Fri, Dec 22, 2006 - Page 2 News List

`Delayed' kids need more help, group says

By Max Hirsch  /  STAFF REPORTER

When Tsung Ching-i (宗景宜), executive director of the Syin-lu Welfare Foundation, gave birth to her severely mentally handicapped child 30 years ago, she had no clue how hard it would be to raise such a child.

"At three years old, my son still couldn't feed himself. Every meal was like going to war. And there was nowhere to turn for my family -- no special services, no therapy, very few social resources to help us cope," she said.

As the head of a non-government organization (NGO) that helps families with physically and mentally challenged children, Tsung said the situation today is better, but much work remains to be done, especially for poor families in the countryside.

According to a recent survey conducted by the Taiwan Fund for Children and Families, a similar NGO, 37 percent of children aged six years or younger from financially disadvantaged families are developmentally delayed in terms of language and interpersonal skills.

Such toddlers are concentrated in far-flung, rural communities where educational, medical and social resources are scant, NGO representatives said.

The Taiwan Fund for Children and Families hosted a press conference yesterday to announce its survey of 307 disadvantaged children nationwide, saying that the high percentage of delayed children among those polled indicated that the government needed to focus on channeling more resources to rural youth.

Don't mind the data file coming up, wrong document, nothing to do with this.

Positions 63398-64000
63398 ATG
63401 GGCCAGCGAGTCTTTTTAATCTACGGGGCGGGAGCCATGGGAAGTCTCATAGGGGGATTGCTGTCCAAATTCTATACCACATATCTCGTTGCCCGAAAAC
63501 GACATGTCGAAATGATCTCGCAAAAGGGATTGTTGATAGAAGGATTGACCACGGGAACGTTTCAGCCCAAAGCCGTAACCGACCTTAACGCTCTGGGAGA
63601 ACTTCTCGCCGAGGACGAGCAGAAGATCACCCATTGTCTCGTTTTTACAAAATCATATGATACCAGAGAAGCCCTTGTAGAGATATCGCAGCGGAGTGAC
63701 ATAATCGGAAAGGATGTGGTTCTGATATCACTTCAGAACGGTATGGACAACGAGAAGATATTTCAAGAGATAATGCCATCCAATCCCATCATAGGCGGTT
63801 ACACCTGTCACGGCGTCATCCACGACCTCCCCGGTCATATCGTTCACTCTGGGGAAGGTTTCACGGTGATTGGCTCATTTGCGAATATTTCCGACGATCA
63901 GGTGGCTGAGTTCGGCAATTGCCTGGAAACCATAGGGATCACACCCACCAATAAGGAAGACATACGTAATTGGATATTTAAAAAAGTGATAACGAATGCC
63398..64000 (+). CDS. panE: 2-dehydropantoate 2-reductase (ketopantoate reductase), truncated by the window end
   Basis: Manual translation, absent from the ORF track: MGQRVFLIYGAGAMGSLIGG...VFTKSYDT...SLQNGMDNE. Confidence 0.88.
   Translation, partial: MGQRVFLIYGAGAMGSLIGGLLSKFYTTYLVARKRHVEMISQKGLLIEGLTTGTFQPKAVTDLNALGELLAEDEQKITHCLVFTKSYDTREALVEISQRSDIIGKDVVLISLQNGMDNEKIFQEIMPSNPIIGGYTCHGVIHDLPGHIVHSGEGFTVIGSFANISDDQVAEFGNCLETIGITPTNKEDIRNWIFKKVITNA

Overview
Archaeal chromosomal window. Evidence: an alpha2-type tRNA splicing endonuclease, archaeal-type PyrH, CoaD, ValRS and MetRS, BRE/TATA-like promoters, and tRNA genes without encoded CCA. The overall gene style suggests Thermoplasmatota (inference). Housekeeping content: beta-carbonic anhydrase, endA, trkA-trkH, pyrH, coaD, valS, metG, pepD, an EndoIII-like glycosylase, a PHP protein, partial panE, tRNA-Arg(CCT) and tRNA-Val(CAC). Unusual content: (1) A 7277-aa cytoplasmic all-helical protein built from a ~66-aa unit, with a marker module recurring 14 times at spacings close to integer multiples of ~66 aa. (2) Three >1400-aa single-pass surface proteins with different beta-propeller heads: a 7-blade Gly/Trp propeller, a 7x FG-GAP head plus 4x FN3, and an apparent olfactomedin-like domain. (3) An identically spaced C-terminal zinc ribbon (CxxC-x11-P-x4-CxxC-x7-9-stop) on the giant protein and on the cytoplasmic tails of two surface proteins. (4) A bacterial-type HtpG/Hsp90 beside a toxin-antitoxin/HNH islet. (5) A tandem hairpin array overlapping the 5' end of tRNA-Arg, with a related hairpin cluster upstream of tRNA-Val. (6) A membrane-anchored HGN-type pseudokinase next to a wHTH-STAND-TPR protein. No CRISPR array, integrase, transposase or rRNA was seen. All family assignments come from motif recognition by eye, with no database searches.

"Medical and intelligence screening for toddlers isn't happening in the countryside, so we're missing a crucial window of opportunity to diagnose children and get them help while they're most receptive to such help," said Cheng Li-chen (鄭麗珍), a professor in the Department of Social Work at National Taiwan University.

Many poor, rural families were far removed from hospitals and social services, and this prevented them from gaining access to much-needed medical and social resources, she added.

"We need more medical and social workers making house calls to disadvantaged families to ensure that developmentally delayed children get diagnosed and helped at an early stage," she said.

Taiwan Fund for Children and Families deputy executive director Betty Ho (何素秋) said that her foundation already sends volunteers out to disadvantaged rural families on a regular basis to distribute supplies and provide medical and social services.

"But we certainly need more financial help from the government," she said, adding that 60 percent of the families that receive help from the foundation are single parent families.

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